Extraordinary newspaperwoman Katharine Meyer Graham (1917-2001) was born on this day in New York, New York, the daughter of a wealthy businessman whose Jewish roots could be traced back to France during Napoleon's reign.
"Once, power was considered a masculine attribute. In fact, power has no sex," she said.
In 1939, she joined her father's paper The Washington Post as an editor. Nine years later, she bought the paper from her father and built it into a national institution. Under her influence, the newspaper grew in influence and rose to a profitable Fortune 500 company.
"A mistake is simply another way of doing things," she believed.
Called "the most powerful woman in publishing" and a credit to the field of journalism, the courageous Graham held fast throughout the controversial investigation into the Watergate break-in which led to the eventual resignation of President Richard Nixon in August 1974.
"As a story, Watergate was a journalist's dream--although it didn't seem that way in those first months when we were so alone," she wrote in her Pulitzer Prize winning autobiography Personal History.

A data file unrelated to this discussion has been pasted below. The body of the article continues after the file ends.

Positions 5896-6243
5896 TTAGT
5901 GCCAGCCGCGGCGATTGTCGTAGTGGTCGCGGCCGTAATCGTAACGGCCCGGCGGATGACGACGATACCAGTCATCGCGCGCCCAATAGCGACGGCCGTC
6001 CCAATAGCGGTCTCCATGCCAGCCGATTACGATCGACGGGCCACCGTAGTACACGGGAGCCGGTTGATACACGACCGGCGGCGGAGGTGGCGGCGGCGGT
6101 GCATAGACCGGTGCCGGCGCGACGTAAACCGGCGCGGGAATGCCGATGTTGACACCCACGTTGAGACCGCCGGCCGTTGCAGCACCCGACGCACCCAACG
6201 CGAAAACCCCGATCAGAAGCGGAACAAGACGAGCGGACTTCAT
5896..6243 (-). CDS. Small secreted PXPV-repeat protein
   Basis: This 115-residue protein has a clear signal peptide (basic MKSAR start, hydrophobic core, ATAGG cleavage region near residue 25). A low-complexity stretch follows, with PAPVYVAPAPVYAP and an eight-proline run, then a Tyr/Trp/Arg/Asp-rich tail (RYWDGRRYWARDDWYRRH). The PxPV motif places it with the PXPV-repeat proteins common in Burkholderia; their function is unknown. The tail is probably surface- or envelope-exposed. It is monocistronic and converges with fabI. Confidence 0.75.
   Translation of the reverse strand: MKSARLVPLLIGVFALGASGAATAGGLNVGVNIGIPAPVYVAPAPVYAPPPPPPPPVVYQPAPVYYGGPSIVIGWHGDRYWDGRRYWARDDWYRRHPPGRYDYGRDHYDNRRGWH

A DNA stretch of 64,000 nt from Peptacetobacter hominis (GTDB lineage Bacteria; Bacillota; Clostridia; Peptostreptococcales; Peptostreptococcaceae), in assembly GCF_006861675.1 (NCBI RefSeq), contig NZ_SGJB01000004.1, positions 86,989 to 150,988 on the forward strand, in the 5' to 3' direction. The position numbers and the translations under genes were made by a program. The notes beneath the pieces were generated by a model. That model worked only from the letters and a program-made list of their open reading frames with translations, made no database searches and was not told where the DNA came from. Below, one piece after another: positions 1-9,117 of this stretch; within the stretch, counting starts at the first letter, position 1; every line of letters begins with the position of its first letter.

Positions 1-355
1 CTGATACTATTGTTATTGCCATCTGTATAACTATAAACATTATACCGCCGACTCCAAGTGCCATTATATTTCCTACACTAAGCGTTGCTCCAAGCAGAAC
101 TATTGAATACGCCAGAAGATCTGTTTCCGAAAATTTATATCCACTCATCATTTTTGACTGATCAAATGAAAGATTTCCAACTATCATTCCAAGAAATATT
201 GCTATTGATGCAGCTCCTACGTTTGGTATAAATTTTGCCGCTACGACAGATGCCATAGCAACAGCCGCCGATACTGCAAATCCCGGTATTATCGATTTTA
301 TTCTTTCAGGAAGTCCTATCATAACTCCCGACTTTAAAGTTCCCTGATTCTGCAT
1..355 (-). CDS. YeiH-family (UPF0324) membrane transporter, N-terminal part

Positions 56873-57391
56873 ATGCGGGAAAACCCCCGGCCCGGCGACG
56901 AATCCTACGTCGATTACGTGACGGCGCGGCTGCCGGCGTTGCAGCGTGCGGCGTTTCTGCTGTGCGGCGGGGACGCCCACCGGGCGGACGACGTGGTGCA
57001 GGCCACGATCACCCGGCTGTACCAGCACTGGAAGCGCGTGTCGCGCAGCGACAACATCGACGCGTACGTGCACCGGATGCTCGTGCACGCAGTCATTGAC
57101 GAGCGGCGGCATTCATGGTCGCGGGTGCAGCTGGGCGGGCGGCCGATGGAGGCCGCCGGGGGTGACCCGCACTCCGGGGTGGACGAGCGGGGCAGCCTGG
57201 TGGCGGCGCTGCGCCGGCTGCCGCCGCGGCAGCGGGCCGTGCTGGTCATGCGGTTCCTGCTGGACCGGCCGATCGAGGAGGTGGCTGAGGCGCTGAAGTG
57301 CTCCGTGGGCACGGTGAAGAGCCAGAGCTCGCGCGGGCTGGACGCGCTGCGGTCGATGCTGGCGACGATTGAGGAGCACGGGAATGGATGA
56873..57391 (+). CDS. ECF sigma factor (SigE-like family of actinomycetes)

"The role of The Post was simply to report the news. We set out to pursue a story that unfolded before our eyes in ways that made us as incredulous as the rest of the public."
The Post won the 1973 Pulitzer Prize for meritorious service for the reporting of the cover-up, which catapulted the paper to what Graham called "true national and international prominence." When Graham stepped down as head of the Post in 1993, the empire she built was $1.85 billion strong.
Enjoy what you do and do the best you can.